“I’m so tired of doing dishes!”
Between the dishes I wash at home and those I wash in the lab, that phrase leaves my lips no fewer than 3 times a day. If I were to add up the number of hours I’ve spent washing dishes over the past year, I’d….well…it’s too upsetting, so I try not to do that calculation. Let’s just say I’d have had time to become a seasoned marathon runner and to backpack across both Europe and parts of Australia.
From a laboratory perspective, the hours spent washing glassware, are hours that could be spent prepping and analyzing more samples, processing additional data and ordering additional laboratory supplies. You might even be able to sneak in an extra cup of coffee!
We extract a handful of samples every week and some of our sample matrices are quite challenging to work with – sand, sludge, slime and all kinds of other adventurous components that leave you with an array of messy lab glassware and disk holders.
We switched over from liquid-liquid extraction (LLE) to solid phase extraction (SPE) a year ago. I’ve been thrilled with how much faster and more reproducible my extractions are. I also use a lot less solvent, which reduces my reagent purchase and hazardous waste disposal costs.
Do you know which challenge did not get solved for me in moving from LLE to SPE?
Yep, you guessed it. Washing the dishes!
I thought to myself “Isn’t there a way to utilize the benefits of SPE – or even better, fully automated SPE – without ending up buried in a pile of dishes at the end of the day?”
As I wallowed in my tragic situation, a colleague of mine happened to share his recent experience with a new line of SPE disks in disposable holders. Check out a preview!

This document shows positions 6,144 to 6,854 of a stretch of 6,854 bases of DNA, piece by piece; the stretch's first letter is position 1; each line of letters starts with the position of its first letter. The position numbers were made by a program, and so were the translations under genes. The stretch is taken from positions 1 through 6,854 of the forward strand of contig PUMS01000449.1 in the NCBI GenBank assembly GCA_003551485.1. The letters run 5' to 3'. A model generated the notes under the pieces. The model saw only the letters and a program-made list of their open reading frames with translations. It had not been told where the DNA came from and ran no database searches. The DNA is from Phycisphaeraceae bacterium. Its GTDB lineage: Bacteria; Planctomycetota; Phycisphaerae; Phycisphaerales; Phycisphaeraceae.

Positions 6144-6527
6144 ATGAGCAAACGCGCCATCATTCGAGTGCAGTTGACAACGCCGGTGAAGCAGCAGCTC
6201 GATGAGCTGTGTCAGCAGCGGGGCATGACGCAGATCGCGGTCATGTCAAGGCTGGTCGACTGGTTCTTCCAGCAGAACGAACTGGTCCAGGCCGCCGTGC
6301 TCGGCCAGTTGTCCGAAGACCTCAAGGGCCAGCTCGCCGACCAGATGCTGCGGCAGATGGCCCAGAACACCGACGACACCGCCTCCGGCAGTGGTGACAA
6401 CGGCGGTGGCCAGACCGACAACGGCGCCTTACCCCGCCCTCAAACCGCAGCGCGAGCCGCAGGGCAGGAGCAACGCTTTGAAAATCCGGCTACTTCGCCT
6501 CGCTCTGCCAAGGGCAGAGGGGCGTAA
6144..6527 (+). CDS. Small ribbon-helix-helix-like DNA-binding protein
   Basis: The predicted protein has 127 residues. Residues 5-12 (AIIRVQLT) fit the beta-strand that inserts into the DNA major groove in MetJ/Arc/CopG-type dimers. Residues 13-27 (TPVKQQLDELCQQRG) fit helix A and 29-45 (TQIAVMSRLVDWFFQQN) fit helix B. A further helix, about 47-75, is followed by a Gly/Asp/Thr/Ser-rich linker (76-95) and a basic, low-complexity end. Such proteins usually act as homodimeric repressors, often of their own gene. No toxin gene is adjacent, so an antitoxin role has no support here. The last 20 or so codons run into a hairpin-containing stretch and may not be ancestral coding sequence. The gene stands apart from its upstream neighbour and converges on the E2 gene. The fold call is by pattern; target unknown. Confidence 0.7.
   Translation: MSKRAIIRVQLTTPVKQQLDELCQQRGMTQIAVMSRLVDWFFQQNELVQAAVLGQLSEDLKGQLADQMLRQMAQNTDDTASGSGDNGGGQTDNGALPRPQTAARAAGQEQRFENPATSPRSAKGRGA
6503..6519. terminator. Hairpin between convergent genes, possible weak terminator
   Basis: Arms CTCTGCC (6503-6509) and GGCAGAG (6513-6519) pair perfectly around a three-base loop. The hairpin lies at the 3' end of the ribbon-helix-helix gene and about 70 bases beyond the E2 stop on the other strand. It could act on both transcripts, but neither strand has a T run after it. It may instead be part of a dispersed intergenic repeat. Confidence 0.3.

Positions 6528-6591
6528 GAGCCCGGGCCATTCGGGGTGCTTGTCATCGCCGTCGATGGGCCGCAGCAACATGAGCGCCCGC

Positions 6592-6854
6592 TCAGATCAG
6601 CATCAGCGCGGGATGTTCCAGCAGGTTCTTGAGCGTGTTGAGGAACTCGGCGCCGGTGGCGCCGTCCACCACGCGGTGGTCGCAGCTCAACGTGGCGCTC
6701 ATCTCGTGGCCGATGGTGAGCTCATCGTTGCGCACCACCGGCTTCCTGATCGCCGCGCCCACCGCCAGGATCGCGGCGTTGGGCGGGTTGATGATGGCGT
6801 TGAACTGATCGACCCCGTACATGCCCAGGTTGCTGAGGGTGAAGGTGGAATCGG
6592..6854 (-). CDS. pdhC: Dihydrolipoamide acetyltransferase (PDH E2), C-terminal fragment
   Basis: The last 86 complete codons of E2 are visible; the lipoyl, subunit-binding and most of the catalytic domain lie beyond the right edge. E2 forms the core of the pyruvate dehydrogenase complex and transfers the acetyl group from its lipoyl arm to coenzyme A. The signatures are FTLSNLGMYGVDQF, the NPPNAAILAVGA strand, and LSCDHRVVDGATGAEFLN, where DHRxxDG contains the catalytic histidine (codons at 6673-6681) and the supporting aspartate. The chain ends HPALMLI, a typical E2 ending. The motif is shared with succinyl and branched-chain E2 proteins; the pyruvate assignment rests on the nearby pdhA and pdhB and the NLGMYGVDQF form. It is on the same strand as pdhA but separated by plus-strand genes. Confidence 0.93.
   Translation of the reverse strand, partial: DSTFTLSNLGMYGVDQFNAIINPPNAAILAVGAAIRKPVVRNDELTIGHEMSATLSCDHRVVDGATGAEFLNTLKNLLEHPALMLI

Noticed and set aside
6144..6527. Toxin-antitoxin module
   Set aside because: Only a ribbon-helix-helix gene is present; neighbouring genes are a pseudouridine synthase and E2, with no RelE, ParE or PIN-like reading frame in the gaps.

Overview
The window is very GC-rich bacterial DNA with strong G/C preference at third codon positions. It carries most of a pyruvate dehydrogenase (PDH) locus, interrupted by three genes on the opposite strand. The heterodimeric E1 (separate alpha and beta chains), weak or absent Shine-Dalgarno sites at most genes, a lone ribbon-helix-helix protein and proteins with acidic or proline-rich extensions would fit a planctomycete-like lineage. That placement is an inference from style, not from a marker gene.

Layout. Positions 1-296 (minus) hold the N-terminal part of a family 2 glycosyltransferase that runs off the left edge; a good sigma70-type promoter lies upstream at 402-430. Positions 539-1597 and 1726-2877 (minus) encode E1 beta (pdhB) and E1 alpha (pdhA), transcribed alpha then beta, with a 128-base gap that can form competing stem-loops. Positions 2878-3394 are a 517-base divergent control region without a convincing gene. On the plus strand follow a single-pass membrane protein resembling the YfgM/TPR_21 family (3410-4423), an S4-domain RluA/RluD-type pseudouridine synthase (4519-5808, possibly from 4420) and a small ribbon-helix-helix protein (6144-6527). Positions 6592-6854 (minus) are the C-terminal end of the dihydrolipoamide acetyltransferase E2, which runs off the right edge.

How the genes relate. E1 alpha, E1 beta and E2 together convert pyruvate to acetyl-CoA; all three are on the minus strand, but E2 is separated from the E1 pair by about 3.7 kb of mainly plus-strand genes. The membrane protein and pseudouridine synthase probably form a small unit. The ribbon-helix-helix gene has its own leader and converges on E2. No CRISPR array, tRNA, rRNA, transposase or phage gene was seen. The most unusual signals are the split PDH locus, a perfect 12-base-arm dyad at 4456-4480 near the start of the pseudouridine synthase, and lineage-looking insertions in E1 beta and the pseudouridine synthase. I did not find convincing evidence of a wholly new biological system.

He raved about their performance and insisted I give them a try. He can be a bit dramatic – a crisp, new lab notebook will have him skipping for joy – so I didn’t set my expectations too high. But my curiosity had been peaked, so I grabbed a box of disks and processed a batch of samples. Boy was I impressed!
I couldn’t get over the convenience in being able to dispose of the disk along with the holder after each sample extraction. I thought the grab ‘n’ go style would surely force me to sacrifice elsewhere in my sample preparation process – poor data quality? I wasn’t sure. After collecting my first set of data, I was pleasantly surprised to find out that skepticism was baseless. My quality control checks look just as good and my data is as accurate and reliable as it was with my reusable disk holders. If you want to see an example of some typical drinking water data, check out this app note which follows the requirements for EPA Method 525.3.